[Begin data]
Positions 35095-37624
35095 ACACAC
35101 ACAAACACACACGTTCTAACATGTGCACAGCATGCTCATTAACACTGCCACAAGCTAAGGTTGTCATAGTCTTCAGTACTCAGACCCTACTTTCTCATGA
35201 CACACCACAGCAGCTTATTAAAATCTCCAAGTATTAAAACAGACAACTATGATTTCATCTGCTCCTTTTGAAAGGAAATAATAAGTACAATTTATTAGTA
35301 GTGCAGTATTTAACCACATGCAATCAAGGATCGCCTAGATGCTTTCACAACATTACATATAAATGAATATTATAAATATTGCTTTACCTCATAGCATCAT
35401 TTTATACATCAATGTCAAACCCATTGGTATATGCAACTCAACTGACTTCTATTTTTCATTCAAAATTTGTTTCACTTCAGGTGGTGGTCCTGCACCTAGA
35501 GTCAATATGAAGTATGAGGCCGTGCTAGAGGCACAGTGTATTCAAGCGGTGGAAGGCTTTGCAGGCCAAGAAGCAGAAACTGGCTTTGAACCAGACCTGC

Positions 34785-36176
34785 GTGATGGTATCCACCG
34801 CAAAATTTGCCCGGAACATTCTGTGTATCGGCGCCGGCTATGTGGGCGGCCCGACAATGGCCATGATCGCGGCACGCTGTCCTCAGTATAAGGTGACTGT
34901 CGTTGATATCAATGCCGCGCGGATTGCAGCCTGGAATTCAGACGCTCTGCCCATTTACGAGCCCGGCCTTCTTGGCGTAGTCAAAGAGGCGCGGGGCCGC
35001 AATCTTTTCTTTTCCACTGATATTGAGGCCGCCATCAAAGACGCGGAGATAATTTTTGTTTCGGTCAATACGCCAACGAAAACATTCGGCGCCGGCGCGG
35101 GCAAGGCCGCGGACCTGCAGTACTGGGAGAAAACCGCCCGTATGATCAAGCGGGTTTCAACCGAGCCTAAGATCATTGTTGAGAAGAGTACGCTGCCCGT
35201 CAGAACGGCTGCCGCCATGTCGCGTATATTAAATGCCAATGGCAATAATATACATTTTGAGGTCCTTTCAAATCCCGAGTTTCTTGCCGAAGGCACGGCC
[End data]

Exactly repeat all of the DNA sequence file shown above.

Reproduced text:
Positions 35095-37624
35095 ACACAC
35101 ACAAACACACACGTTCTAACATGTGCACAGCATGCTCATTAACACTGCCACAAGCTAAGGTTGTCATAGTCTTCAGTACTCAGACCCTACTTTCTCATGA
35201 CACACCACAGCAGCTTATTAAAATCTCCAAGTATTAAAACAGACAACTATGATTTCATCTGCTCCTTTTGAAAGGAAATAATAAGTACAATTTATTAGTA
35301 GTGCAGTATTTAACCACATGCAATCAAGGATCGCCTAGATGCTTTCACAACATTACATATAAATGAATATTATAAATATTGCTTTACCTCATAGCATCAT
35401 TTTATACATCAATGTCAAACCCATTGGTATATGCAACTCAACTGACTTCTATTTTTCATTCAAAATTTGTTTCACTTCAGGTGGTGGTCCTGCACCTAGA
35501 GTCAATATGAAGTATGAGGCCGTGCTAGAGGCACAGTGTATTCAAGCGGTGGAAGGCTTTGCAGGCCAAGAAGCAGAAACTGGCTTTGAACCAGACCTGC

Positions 34785-36176
34785 GTGATGGTATCCACCG
34801 CAAAATTTGCCCGGAACATTCTGTGTATCGGCGCCGGCTATGTGGGCGGCCCGACAATGGCCATGATCGCGGCACGCTGTCCTCAGTATAAGGTGACTGT
34901 CGTTGATATCAATGCCGCGCGGATTGCAGCCTGGAATTCAGACGCTCTGCCCATTTACGAGCCCGGCCTTCTTGGCGTAGTCAAAGAGGCGCGGGGCCGC
35001 AATCTTTTCTTTTCCACTGATATTGAGGCCGCCATCAAAGACGCGGAGATAATTTTTGTTTCGGTCAATACGCCAACGAAAACATTCGGCGCCGGCGCGG
35101 GCAAGGCCGCGGACCTGCAGTACTGGGAGAAAACCGCCCGTATGATCAAGCGGGTTTCAACCGAGCCTAAGATCATTGTTGAGAAGAGTACGCTGCCCGT
35201 CAGAACGGCTGCCGCCATGTCGCGTATATTAAATGCCAATGGCAATAATATACATTTTGAGGTCCTTTCAAATCCCGAGTTTCTTGCCGAAGGCACGGCC